O’Brien: What’s going on here?


Carol O’Brien - Guest Columnist



There is a saying that you cannot please all of the people all of the time. This is particularly true when it comes to sentencing those guilty of a crime.

It’s understandable why sentencing is such a concern. For instance, if you or someone you know is personally affected by crime, you may feel like “throwing the book” at the guilty party is the best and only recourse.

Conversely, if you are the mother of a defendant, you may feel like your son/daughter should get a lighter sentence, a second chance.

No doubt, emotions run deep when loved ones are involved, no matter which side of the courtroom they’re on.

Then there are folks who see the crime (rape, murder, etc.), and immediately think, “lock them up for good.”

As a prosecutor, I know nothing is ever that simple, and it’s nearly impossible to please everyone.

Take for example, three very different defendants with three very similar crimes …

Case Number One: Stanford swimmer Brock Turner – Turner was found guilty of intent to commit rape of an intoxicated or unconscious person, penetration of an intoxicated person, and penetration of an unconscious person. Prosecutors asked the judge to sentence Turner to six years in prison. He was sentenced to six months in jail and three years probation.

Case Number Two: Martin Blake — A Montana judge sentenced Blake to 60 days in jail for raping a 12-year-old family member. Blake had been charged with three counts of felony incest. In exchange for the dismissal of two of those charges, attorneys negotiated a recommended sentence of 100 years in state prison, with 75 of those years suspended. The actual sentence was 30 years in prison, but the judge suspended all but 60 days.

Case Number Three: Jack Baggott — In Stark County, Ohio, Baggott, was sentenced to 11 years in prison for encouraging his wife to sexually abuse a child while he was in jail. Mr. Baggott’s attorney said his client reached the plea agreement to avoid a potential life prison term if convicted at trial. He said the evidence against Baggott was overwhelming.

What is going on here? A range of 60 days in jail to 11 years in prison seems too far a gap to be right, right? Well, actually, each of the sentences was legal. Judges have a tremendous amount of discretion when handing down sentences. They also have a number of options and a number of rules to follow. Any sentence a judge hands down, however, must be within the parameters of the Ohio Revised Code sentencing guidelines. The ORC provides a range of prison sentences for various levels of crimes. It also sets forth many factors that judges are required to consider, questions they must ask. Is the offender’s conduct more or less serious than conduct normally constituting the offense? Is the likelihood of recidivism high? And the list goes on.

With all that goes into sentencing, it’s no wonder I get so many questions on the subject. Be it via phone, email, my website or Facebook page, I receive many communications, usually concerned messages about specific sentences. People want to know why I, or one of my prosecutors, didn’t give a defendant a longer sentence.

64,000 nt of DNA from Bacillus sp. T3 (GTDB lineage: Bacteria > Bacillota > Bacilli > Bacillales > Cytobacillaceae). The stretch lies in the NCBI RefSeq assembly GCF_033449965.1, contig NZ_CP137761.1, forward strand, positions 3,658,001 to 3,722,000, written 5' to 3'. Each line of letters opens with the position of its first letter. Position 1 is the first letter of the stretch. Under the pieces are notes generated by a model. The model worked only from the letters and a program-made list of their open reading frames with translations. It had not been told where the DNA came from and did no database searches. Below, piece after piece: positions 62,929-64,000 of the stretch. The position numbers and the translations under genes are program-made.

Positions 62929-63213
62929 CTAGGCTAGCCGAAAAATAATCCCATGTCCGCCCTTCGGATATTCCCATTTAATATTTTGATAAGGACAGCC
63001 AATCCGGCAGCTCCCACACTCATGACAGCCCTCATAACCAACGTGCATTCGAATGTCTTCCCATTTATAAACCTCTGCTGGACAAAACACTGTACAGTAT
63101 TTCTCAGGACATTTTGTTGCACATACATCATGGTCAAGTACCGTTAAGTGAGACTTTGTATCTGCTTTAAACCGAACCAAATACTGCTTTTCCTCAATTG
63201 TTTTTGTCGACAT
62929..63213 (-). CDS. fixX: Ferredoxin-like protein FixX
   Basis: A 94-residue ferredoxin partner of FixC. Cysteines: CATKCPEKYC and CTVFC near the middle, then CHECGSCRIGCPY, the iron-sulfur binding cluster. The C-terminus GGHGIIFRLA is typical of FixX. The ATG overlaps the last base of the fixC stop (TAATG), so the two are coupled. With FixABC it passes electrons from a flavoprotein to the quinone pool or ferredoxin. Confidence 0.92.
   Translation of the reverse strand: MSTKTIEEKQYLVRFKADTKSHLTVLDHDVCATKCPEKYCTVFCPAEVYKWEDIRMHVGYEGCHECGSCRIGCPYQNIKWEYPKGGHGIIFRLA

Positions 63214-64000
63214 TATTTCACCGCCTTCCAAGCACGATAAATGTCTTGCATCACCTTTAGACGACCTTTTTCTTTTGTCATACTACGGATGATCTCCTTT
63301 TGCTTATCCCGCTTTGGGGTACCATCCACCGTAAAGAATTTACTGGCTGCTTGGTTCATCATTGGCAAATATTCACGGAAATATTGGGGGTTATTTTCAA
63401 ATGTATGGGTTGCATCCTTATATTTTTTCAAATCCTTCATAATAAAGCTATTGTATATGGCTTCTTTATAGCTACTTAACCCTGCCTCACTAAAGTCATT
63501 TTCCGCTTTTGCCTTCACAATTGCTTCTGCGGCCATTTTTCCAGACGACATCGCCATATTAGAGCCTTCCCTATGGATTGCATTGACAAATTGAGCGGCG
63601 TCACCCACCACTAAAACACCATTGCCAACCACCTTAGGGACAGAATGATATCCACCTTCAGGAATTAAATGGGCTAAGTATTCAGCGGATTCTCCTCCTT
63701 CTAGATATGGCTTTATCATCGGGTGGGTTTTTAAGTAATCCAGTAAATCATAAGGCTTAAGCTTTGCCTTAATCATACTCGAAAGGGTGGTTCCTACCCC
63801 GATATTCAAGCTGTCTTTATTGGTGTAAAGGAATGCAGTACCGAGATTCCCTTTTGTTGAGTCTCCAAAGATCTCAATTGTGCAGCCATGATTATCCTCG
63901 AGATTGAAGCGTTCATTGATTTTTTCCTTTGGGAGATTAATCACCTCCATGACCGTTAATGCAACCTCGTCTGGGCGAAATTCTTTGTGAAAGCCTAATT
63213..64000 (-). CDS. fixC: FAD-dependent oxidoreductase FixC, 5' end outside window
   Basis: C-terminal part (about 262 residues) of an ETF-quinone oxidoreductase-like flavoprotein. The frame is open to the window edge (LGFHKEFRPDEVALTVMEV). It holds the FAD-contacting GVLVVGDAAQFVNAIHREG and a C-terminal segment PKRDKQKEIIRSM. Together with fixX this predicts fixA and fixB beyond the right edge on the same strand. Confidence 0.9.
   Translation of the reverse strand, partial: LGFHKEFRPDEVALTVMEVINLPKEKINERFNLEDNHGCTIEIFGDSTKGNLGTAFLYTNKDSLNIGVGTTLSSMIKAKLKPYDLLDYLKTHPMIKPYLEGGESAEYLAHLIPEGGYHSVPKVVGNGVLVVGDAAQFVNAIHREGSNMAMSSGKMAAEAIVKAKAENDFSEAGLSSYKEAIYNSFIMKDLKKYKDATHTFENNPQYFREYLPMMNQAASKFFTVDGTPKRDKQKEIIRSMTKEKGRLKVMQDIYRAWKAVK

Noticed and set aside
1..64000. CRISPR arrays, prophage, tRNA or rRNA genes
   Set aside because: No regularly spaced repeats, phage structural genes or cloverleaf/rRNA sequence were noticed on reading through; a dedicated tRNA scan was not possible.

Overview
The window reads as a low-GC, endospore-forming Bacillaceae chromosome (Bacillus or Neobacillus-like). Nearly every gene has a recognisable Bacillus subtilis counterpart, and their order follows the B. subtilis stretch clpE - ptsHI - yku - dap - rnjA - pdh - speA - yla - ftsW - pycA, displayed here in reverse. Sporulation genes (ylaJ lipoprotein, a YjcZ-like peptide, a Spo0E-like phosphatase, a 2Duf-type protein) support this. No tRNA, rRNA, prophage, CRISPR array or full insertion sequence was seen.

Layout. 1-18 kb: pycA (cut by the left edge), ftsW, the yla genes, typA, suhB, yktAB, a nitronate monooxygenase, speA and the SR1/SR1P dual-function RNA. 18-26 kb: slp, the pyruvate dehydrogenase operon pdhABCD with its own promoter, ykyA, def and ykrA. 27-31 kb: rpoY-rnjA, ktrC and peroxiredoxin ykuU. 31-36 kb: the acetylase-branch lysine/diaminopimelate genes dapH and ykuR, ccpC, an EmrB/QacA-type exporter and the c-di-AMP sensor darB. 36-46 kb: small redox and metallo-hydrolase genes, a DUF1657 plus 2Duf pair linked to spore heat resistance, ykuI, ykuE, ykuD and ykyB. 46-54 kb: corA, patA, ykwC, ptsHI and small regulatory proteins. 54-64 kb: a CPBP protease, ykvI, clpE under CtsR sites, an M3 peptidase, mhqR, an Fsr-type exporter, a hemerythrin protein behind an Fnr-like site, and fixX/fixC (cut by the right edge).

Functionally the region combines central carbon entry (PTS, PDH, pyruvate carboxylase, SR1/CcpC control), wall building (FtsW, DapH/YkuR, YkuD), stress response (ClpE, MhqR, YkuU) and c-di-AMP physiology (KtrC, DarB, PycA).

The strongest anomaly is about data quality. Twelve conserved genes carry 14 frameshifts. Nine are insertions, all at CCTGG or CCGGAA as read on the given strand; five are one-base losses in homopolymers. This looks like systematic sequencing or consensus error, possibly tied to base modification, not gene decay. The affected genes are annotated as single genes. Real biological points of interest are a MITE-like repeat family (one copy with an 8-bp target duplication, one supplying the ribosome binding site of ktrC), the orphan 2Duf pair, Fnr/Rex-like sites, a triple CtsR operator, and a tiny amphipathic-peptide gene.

My reply is always the same. Prosecutors and defense attorneys can do no more than provide relevant information to the court. Sometimes attorneys recommend a sentence, but it’s the judge that makes the final decision. The judge may, or may not, agree with any recommendation. In all cases judges rely on the information provided, his/her sense of the defendant, and the facts of the case.

The purpose of felony sentencing is two-fold — one, punish the offender, and two, protect the public from future crime by the offender. To achieve this, the court considers the potential need for incapacitating the offender, deterring the offender and others from future crime, rehabilitating the offender, and if money is involved, paying back the victim, the public, or both. There is a lot to consider, and each case is different.

Just imagine you’re on the bench. Two defendants stand before you. They have both committed the same crime — stolen items from a home. One has a long history, a pattern of criminal activity. The other has no criminal history. Do they deserve the same sentence?

In Ohio, the law requires that a sentence shall not demean the seriousness of the offender’s conduct and its impact on the victim, and it must be consistent with sentences imposed for similar crimes committed by similar offenders.

Speaking in plainer terms, I know no sentence can ever bring a loved one back, erase an act of violence, restore someone’s sense of security, or replace a stolen family heirloom. It’s not a perfect system, and while sentences may not please all of the people all of the time, I like to think we help those affected by crime. Sometimes, something as simple as listening to a victim can help them on their path to survivorship, and I, and all in my office, work each day with that in mind.

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Carol O’Brien

Guest Columnist

Carol O’Brien is Delaware County Prosecutor.

Carol O’Brien is Delaware County Prosecutor.